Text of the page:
Don't forget tomorrow's nurses
One of the common criticisms of nurses in the past few years is that they have become "too posh to wash".
The phrase has been coined in reaction to the growing number of nurses who enter the profession after completing a university degree rather than through the old apprenticeship system whereby hospitals took responsibility for training nurses on the job.
Like many issues it can be tempting to look back at the old way of doing things with rose-tinted glasses.
Those in charge of nursing are largely fully-behind the move to degree-level training - from next year all nurses in England will have to come through this route.
So it comes as no surprise that the Willis Commission, set up by the Royal College of Nursing to look at nurse education, has given its whole-hearted backing to university training for nurses.
Lord Willis, the Lib Dem peer who chaired the commission, suggested such accusations were unfair and "seldom made against other all-graduate professions such as medicine, midwifery and physiotherapy".
But that does not mean he has given the new system a clean bill of health.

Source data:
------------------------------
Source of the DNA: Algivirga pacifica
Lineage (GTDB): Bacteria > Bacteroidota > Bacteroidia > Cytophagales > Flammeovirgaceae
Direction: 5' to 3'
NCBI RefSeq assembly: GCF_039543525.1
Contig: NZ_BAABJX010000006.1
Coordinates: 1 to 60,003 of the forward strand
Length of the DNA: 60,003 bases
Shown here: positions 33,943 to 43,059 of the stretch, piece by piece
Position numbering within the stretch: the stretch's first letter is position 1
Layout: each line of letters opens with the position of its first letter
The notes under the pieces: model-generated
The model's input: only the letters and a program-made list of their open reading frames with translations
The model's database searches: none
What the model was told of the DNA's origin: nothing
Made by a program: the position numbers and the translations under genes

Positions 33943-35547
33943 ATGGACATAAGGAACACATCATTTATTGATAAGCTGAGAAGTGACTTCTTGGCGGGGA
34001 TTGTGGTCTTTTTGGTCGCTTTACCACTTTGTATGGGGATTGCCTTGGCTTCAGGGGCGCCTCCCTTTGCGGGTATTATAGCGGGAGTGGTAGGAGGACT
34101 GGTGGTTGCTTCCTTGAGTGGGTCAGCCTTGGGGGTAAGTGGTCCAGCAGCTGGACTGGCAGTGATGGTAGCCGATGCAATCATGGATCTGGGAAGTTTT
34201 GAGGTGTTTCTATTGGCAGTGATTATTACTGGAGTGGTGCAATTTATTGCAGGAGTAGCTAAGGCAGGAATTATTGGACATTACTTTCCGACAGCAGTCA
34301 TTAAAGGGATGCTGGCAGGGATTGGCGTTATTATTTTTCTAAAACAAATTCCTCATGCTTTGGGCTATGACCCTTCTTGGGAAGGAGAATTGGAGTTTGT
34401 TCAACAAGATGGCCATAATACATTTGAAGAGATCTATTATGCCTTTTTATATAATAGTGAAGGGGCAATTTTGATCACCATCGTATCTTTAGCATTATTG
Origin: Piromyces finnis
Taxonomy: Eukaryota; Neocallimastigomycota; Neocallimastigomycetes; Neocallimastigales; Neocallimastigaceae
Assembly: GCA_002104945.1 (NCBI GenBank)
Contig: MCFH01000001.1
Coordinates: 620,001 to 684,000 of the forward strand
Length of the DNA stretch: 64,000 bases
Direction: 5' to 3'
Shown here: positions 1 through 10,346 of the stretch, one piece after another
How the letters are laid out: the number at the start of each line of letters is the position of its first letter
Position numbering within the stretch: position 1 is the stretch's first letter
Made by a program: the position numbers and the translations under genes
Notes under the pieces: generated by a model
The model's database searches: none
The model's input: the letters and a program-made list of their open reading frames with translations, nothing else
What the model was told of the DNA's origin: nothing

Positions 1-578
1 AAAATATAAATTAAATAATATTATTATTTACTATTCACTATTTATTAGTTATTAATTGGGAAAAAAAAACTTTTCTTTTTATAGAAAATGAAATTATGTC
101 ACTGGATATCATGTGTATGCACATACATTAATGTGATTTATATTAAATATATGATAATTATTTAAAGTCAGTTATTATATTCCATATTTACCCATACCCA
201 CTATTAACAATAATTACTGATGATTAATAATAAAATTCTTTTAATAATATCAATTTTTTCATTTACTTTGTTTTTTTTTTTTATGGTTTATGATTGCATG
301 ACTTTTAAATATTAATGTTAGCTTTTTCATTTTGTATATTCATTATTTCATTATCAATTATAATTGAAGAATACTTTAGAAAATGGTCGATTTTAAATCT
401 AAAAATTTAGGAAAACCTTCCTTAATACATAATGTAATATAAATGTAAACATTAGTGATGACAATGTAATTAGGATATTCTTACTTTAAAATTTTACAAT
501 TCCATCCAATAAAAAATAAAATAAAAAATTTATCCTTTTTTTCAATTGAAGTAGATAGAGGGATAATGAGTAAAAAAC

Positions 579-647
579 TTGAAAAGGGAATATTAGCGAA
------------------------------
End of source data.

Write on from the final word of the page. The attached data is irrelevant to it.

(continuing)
While his report is fully supportive of the move to degree-level training, it has acknowledged there is a "theory-practice gap".
This, it said, has not happened because nurses are going to university.
Instead, it is claiming it is linked to the quality of mentoring they get while doing their placements - they spend half of their degree on the job - and in the first months of their working lives.
This is important. About a third of the nursing workforce is over 50.
The report should act as a timely reminder for the NHS as it looks to get more from staff in its productivity drive that the nurses of tomorrow cannot be marginalised.